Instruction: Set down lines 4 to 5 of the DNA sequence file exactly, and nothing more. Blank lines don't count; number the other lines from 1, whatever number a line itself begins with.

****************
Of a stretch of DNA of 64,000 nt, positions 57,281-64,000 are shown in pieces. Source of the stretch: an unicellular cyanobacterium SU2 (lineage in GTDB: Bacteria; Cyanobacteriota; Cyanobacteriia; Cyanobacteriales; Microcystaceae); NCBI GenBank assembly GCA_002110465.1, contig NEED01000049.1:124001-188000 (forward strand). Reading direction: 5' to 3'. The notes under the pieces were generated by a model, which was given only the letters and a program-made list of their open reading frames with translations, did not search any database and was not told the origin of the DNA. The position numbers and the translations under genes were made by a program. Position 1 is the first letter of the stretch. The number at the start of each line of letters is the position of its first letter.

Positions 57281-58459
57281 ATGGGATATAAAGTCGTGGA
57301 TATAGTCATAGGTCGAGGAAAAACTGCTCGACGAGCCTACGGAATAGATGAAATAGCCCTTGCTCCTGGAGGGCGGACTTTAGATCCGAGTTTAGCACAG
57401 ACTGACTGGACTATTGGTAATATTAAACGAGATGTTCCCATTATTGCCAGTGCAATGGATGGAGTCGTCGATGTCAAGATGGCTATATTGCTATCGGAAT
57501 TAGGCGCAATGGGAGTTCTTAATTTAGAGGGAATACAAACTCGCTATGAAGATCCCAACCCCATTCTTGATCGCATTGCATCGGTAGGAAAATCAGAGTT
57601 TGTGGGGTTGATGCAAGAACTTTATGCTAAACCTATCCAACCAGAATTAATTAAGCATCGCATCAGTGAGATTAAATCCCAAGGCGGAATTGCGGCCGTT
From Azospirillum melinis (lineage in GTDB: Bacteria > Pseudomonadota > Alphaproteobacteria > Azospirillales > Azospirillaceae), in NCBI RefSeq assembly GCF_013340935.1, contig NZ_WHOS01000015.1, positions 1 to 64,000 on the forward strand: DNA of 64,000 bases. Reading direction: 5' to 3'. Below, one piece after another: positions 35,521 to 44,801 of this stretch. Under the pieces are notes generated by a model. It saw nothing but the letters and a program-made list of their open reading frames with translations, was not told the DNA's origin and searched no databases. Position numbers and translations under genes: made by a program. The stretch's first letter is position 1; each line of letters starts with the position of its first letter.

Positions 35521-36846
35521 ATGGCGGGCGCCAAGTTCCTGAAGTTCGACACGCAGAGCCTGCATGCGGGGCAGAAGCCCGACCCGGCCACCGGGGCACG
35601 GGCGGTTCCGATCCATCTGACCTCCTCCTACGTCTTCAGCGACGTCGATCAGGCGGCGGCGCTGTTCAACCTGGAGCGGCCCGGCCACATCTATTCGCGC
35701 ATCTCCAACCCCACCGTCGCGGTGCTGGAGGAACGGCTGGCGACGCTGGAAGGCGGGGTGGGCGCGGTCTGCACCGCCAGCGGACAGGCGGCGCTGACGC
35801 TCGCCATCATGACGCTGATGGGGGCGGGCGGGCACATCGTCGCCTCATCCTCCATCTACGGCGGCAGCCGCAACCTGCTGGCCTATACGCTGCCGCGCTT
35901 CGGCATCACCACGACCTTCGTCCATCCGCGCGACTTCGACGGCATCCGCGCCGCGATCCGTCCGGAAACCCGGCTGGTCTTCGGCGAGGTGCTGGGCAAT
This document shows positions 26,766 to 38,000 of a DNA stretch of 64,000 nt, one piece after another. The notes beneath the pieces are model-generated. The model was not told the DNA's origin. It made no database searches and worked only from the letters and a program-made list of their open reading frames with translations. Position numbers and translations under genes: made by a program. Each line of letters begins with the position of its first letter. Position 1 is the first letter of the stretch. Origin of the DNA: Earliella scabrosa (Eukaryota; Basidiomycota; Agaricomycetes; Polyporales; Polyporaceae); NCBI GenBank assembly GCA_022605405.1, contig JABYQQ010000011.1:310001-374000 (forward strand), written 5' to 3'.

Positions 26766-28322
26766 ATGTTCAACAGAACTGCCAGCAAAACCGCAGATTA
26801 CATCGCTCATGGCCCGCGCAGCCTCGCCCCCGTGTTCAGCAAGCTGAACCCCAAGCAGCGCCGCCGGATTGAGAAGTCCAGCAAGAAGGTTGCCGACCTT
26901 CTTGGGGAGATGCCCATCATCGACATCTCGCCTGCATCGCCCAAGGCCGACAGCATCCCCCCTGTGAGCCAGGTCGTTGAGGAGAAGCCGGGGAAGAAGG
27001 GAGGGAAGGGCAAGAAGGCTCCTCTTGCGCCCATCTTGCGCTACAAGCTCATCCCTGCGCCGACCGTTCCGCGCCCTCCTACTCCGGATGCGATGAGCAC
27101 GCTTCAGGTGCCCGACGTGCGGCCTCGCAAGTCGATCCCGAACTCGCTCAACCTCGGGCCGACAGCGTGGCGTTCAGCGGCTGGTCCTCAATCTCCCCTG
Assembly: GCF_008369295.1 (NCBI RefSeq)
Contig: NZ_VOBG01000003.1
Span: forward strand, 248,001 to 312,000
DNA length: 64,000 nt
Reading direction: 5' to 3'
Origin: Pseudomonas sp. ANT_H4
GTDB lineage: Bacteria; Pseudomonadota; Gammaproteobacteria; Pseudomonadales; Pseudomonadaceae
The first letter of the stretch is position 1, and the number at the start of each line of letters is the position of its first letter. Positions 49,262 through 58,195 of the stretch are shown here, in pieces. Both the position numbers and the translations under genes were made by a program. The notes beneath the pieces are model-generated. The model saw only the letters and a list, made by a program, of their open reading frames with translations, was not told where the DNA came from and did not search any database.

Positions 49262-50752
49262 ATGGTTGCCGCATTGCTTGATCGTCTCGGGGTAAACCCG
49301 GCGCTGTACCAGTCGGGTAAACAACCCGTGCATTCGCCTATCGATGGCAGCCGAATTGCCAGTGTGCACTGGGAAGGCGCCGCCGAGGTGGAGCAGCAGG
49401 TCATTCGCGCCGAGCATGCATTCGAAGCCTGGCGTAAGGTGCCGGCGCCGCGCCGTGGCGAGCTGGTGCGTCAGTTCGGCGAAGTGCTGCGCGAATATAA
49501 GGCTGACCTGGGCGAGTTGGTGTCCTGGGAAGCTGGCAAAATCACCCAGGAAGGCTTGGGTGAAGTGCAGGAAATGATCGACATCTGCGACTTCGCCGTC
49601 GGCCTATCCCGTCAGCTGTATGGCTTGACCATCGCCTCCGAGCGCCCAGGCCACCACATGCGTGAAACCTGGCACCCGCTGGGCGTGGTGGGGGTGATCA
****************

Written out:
57301 TATAGTCATAGGTCGAGGAAAAACTGCTCGACGAGCCTACGGAATAGATGAAATAGCCCTTGCTCCTGGAGGGCGGACTTTAGATCCGAGTTTAGCACAG
57401 ACTGACTGGACTATTGGTAATATTAAACGAGATGTTCCCATTATTGCCAGTGCAATGGATGGAGTCGTCGATGTCAAGATGGCTATATTGCTATCGGAAT